It was not, I say, until 1657, one thousand six hundred fifty-seven years after Christ, in the day of William Harvey, that the purpose of the bloodstream became somewhat known.  In fact, that’s where you get the name “artery.”  The Latin word for “windpipe” is arteria; the Greek word for “windpipe” is exactly the same, arteria, and the reason they call the arteries in the body arteria, “arteries,” is because when they were examined after death, they were always empty, they were always full of air.  There was no blood in them.  The reason why there is no blood in the arteries upon death is apparent; the last contraction of the muscular wall of the artery forces the blood out into the veins.  Consequently, in any autopsy, the artery will be empty, filled with air.

So the ancients thought they were air tubes, they were air spaces, and called them arteria, arteries, windpipes.  They had no conception of an idea what the blood was for.  But one thousand five hundred years before Christ, in the Word of God, in Leviticus 17:11, by inspiration, Moses wrote: “For the life of the flesh is in the blood.”  And we’re going to see that this morning.  The life of the flesh is in the blood.  The bloodstream of life is like the river of life, it bears upon its bosom the processes and the burden of life.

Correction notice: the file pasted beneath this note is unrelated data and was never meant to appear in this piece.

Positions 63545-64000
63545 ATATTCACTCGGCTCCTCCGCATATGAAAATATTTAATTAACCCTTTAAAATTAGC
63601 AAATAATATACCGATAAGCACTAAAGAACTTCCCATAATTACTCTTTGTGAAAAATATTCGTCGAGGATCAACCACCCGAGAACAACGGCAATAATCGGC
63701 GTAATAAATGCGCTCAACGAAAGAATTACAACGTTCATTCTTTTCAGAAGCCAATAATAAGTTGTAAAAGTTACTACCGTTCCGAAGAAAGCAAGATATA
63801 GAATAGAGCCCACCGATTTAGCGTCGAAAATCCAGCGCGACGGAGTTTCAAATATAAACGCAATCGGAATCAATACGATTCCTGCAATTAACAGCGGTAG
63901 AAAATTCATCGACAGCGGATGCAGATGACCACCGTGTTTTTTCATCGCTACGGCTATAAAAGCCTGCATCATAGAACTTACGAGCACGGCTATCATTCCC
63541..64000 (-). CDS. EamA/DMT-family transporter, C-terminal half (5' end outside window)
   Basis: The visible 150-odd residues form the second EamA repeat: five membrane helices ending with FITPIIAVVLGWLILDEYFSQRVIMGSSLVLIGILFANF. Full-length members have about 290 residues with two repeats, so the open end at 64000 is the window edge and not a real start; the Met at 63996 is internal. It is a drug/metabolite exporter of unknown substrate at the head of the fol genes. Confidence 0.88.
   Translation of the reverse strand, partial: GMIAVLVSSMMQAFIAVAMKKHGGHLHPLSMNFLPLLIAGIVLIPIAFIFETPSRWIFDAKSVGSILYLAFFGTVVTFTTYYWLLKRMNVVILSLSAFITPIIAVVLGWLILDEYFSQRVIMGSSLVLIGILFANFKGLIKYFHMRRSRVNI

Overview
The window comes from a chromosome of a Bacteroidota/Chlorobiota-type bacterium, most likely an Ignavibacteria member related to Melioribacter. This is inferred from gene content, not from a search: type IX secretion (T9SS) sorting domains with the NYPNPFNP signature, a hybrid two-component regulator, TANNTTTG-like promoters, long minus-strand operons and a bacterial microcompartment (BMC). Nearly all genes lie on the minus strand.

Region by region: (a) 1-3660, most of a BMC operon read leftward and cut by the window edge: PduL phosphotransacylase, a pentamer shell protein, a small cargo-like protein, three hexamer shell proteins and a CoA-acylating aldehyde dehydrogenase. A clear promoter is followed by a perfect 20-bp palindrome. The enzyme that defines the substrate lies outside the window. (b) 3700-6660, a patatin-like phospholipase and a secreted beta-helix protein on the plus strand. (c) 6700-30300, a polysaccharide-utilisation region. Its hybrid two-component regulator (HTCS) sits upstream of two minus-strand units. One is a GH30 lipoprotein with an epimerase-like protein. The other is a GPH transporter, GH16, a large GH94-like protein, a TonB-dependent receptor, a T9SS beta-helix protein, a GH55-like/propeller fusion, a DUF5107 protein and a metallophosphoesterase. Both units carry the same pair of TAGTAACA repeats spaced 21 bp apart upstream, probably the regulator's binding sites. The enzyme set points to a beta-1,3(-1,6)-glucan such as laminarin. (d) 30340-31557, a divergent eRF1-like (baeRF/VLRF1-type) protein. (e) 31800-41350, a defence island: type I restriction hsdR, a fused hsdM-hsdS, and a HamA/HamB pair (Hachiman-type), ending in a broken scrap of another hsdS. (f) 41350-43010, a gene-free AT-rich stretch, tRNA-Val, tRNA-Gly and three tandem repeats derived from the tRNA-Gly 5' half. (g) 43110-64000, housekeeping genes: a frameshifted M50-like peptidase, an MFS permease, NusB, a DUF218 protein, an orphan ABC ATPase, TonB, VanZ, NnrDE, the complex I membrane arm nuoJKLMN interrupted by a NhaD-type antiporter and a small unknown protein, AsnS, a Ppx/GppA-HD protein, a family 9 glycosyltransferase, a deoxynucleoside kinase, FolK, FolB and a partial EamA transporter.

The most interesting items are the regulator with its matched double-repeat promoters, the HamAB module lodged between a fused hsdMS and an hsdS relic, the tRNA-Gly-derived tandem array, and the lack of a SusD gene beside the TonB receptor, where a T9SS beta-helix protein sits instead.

Alexis Carrel, the late eminent and famous physician, said that most of the causes of death are due to some alteration in the combination of the blood.  “For the life of the flesh is in the blood” [Revelation 17:11].  It is just now within these comparatively recent days, that men are beginning to see that the fountain stream of life is in the blood.  But God knew it in the beginning when He created the man.  And Moses, by inspiration, wrote it down in 1500 years BC, when he said, “For the life of the flesh is in the blood” [Revelation 17:11].

Now this human body of ours must have certain ministries if it is to live.  One: it must have food and air.  There are several hundreds of trillions of cells, living cells, that make up the body; millions of them making up all the tissues of the body; millions and billions.  And all of those multiplied millions of cells have to live.  They must be ministered to; they must be fed.  They must breathe; oxygen must be given to each one of them.  And for that food and air to be brought to those little uncounted numbers of cells, it must be dissolved into some kind of a medium, and brought to the little cell itself; and that medium is a bloodstream.  “The life of the flesh is in the blood” [Leviticus 17:11].

Not only must the food and the air be dissolved in a liquid medium and so carried to the cell, but, in combustion, in the oxidation of fuel, in the combination of food and air, there is a waste material, there is a carbon dioxide, there is an ash left in the furnace.  And for the cells to live, that waste material must be carried away, or else the cells would immediately die.  And the bloodstream carries away the waste, the ash out of the furnace, in order that the cells might live.  “For the life of the flesh is in the blood” [Leviticus 17:11].